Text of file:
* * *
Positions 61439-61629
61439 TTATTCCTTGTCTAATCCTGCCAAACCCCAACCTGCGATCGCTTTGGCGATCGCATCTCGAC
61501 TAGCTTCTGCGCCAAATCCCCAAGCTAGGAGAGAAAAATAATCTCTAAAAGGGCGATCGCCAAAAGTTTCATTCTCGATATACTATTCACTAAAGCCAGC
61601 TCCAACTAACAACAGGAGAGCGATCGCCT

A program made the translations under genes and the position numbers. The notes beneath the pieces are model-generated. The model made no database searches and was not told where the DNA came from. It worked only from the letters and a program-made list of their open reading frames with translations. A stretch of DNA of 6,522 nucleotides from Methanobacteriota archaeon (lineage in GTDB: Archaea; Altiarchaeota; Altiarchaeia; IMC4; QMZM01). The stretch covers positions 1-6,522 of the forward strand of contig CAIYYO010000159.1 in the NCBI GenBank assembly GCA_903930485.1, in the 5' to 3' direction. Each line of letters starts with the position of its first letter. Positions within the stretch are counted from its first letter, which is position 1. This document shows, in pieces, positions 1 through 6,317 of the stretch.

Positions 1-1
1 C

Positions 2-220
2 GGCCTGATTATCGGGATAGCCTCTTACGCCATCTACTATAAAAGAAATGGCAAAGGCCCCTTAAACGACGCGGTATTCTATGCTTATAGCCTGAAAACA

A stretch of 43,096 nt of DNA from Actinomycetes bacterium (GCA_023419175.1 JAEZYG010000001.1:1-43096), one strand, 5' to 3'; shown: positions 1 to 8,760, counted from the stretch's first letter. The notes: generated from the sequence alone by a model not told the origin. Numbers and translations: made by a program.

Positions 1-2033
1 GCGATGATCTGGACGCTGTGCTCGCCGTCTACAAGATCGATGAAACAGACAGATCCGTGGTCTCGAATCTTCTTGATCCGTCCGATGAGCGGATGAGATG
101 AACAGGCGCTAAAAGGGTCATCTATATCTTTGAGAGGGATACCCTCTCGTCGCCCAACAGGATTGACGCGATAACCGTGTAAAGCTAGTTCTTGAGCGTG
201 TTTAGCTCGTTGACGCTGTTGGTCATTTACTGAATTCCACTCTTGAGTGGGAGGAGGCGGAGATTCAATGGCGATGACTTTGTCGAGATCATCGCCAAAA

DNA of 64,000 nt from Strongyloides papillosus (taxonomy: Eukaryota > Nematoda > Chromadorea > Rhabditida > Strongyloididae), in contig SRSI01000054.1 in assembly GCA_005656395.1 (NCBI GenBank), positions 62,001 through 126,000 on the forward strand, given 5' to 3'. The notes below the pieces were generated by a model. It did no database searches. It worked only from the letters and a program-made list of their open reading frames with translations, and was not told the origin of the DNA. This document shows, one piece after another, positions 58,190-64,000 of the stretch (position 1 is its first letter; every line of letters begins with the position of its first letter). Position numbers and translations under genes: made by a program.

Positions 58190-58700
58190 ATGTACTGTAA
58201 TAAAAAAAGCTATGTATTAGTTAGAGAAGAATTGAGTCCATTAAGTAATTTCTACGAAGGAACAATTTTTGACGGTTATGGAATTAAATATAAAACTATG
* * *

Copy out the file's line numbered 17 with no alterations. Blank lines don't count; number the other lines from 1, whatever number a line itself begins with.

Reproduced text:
58190 ATGTACTGTAA